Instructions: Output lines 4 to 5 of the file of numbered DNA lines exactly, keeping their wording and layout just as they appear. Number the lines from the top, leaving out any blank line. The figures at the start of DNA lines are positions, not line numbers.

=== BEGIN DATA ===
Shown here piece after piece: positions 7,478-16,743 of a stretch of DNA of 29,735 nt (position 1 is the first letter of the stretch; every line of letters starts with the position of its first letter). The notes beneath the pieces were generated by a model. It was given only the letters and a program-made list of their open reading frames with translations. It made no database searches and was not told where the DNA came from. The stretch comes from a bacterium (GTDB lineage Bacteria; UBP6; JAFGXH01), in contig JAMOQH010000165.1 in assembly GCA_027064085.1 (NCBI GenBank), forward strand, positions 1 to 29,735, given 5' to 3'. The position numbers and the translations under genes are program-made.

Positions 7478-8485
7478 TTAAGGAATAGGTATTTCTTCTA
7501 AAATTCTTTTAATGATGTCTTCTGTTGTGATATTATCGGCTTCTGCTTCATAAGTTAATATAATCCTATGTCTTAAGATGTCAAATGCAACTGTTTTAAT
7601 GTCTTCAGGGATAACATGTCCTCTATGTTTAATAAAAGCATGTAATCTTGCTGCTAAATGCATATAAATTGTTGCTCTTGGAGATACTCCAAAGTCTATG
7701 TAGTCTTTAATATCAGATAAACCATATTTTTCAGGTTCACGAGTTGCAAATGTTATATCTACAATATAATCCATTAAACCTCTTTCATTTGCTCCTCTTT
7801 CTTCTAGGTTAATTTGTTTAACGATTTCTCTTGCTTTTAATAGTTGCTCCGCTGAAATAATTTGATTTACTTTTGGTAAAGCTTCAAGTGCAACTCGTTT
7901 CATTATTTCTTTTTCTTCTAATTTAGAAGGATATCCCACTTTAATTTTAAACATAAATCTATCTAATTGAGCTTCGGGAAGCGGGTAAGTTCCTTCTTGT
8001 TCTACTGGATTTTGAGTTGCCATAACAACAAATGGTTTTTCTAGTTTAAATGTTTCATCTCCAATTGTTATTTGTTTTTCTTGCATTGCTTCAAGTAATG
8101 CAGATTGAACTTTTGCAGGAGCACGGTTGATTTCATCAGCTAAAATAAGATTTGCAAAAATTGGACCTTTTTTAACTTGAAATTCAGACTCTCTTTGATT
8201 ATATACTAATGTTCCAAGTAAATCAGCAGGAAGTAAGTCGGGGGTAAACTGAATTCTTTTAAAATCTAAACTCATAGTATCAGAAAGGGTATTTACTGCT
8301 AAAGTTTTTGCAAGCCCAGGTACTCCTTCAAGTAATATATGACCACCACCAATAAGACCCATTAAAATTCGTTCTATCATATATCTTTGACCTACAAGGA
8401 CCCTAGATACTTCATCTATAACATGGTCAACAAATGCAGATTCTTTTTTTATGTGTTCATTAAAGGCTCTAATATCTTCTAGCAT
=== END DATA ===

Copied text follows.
7501 AAATTCTTTTAATGATGTCTTCTGTTGTGATATTATCGGCTTCTGCTTCATAAGTTAATATAATCCTATGTCTTAAGATGTCAAATGCAACTGTTTTAAT
7601 GTCTTCAGGGATAACATGTCCTCTATGTTTAATAAAAGCATGTAATCTTGCTGCTAAATGCATATAAATTGTTGCTCTTGGAGATACTCCAAAGTCTATG